Quantum theory departs from classical mechanics, the set of physical laws describing the motion of bodies under the action of a system of forces. The term classical mechanics describes the system of physics begun by Isaac Newton and many contemporary 17th century natural philosophers.
“The classical science, starting with Newton, is all about materialism,” Schafer said. “Only material things are real. It was so successful that Charles Darwin put it into biology and his theory of evolution. Then, all of a sudden, having stuff or not having stuff was the only thing life is about. That became our public order.
“Quantum physics has been a revolution,” he said. “It has found that reality is really two-fold. The nonmaterial world is a realm of forms. It is even more important than the empirical world because the visible world comes out of this realm of forms.”
Schafer said the nonmaterial world is a cosmic realm.
“The universe is conscious,” he said. “The patterns of information in the background are for its use. You could say physics is the psychology of the universe and psychology is the physics of the mind. We can understand the external world because the forms in our mind and the structures outside come out of the same order. They are congruent. We are all part of the unity, all part of a wholeness.”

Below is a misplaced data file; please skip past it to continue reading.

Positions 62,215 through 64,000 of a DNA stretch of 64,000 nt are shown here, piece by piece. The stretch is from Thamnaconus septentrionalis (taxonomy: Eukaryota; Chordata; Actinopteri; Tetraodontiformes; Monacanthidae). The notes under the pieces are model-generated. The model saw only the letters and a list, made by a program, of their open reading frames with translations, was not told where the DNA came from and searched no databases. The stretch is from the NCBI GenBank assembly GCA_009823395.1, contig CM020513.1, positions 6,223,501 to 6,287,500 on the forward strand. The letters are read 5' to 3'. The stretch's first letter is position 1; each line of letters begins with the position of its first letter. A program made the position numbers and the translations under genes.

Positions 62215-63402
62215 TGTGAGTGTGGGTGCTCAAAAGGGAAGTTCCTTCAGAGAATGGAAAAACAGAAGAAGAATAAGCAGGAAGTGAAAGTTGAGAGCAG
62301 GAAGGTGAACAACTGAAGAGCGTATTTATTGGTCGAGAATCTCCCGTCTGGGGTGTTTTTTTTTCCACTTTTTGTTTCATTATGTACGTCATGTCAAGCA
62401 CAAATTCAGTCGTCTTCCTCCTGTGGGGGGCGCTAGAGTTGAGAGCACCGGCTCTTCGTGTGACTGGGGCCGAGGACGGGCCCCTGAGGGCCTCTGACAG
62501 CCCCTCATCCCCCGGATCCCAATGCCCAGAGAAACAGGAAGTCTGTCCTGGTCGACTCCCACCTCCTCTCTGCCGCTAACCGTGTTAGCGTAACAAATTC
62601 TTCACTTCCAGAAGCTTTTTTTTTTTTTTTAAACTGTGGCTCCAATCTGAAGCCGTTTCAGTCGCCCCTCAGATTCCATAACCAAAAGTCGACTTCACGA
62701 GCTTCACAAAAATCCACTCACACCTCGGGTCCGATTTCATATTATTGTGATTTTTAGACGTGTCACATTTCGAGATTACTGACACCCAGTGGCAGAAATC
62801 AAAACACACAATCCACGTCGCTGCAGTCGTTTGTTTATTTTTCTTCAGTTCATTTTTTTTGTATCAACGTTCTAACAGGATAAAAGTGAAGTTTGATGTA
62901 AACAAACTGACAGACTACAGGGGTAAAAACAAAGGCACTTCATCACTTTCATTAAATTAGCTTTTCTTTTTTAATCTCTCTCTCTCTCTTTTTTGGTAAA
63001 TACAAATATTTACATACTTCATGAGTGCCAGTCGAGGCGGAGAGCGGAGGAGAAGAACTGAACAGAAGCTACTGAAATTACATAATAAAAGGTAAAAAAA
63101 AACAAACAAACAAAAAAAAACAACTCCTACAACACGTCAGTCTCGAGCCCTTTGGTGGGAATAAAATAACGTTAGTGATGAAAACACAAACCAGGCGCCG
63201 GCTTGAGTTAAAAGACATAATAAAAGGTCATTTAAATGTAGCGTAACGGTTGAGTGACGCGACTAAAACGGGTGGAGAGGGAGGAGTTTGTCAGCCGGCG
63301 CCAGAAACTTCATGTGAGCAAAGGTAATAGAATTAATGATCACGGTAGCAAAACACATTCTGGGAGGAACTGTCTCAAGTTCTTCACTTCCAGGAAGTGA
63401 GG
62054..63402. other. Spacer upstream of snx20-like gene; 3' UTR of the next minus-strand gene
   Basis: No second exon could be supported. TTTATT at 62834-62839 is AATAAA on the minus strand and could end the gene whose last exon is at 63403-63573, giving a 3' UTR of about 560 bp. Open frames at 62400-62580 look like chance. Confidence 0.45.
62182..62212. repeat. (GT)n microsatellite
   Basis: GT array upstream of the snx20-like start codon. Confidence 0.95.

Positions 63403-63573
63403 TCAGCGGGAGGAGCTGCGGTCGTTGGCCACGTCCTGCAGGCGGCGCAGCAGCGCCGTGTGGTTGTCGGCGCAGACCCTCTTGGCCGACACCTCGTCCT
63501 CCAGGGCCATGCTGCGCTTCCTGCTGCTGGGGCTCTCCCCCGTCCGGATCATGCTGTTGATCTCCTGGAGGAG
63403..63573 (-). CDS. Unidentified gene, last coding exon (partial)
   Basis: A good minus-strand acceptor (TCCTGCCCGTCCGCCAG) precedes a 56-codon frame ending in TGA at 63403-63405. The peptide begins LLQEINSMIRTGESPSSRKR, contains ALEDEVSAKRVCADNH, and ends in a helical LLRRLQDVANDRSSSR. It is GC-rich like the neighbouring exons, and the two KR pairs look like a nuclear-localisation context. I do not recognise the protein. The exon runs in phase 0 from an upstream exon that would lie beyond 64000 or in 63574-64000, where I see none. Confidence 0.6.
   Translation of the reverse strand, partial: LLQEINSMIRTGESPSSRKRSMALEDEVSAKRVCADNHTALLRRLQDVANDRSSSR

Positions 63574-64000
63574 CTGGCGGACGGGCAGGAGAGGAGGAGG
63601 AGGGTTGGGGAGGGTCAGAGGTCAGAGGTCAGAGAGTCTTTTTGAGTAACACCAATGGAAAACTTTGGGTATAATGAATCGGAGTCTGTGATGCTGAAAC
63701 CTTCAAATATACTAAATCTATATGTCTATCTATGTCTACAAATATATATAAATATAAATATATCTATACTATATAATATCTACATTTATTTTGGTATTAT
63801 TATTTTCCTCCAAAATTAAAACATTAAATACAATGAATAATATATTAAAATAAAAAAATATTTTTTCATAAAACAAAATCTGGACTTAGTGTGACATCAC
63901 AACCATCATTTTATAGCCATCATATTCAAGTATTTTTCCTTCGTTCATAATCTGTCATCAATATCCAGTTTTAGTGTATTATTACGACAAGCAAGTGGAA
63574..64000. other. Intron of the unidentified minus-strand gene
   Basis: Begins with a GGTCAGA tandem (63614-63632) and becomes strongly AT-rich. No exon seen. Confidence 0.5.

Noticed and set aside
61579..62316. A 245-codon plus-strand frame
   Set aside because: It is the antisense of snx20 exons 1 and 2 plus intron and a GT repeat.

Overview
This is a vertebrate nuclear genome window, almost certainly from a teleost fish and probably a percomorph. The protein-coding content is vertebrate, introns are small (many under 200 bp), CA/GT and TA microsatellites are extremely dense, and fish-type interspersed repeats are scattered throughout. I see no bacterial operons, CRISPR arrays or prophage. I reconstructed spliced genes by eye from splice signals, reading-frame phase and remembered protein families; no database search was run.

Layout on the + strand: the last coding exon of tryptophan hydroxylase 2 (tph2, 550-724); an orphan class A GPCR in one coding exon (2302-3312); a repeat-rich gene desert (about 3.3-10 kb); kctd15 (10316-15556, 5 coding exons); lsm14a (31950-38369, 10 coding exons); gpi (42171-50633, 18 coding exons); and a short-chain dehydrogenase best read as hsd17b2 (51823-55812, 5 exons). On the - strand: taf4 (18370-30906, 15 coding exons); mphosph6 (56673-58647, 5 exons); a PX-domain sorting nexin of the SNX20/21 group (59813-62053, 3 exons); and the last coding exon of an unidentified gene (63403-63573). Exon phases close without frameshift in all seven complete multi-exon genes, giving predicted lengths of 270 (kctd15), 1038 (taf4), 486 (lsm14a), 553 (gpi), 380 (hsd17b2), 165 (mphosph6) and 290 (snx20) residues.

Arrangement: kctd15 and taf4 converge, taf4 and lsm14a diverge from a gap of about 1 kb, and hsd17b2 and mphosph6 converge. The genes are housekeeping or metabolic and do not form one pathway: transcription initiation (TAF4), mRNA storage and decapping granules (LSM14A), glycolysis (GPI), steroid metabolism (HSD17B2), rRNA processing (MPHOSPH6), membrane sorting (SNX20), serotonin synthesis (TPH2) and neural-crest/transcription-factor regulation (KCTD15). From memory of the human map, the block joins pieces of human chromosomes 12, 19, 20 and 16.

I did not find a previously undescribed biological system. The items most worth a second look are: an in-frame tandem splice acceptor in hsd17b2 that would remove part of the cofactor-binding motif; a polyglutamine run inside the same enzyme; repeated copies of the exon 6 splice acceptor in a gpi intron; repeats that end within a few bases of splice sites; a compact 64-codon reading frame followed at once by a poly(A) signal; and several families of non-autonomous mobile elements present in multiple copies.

Before he retired from the faculty, Schafer developed and taught a course called “Quantum Reality,” which helped students understand the concepts of quantum theory and the life skills that one can learn from them.
“At times the students’ reactions were overwhelming,” he said. “Many of them said that the class changed their outlook on life.”
He met the popular spiritual teacher and medical doctor Deepak Chopra at a conference in Stockholm a few years ago. When he described to him his views of quantum reality, Chopra invited him to write this book.
Infinite Potential is published by Deepak Chopra Books, an imprint of Crown Publishing Group, a division of Random House.
Chris Branam, research communications writer/editor
Editor-selected comments will be published below. No abusive material, personal attacks, profanity, spam or material of a similar nature will be considered for publication.comments powered by Disqus
The move will provide more student and faculty involvement while enabling the start of the Pryor Center Presents speaker series.
Research by U of A music professor Elizabeth Margulis and colleagues at Tel Aviv University builds on Margulis’ 2014 research findings.
Nathan Slaton, a professor in Department of Crop, Soil and Environmental Sciences, has been named a Fellow of the Soil Science Society of America.
Andrew P. Brownback, an assistant professor in economics, has won a $198,940 grant to study on ways to encourage people to make healthy food choices.
Physical activity may help protect against insulin resistance, a precursor to Type 2 diabetes that can result from a high-fat diet, research by two U of A researchers has found.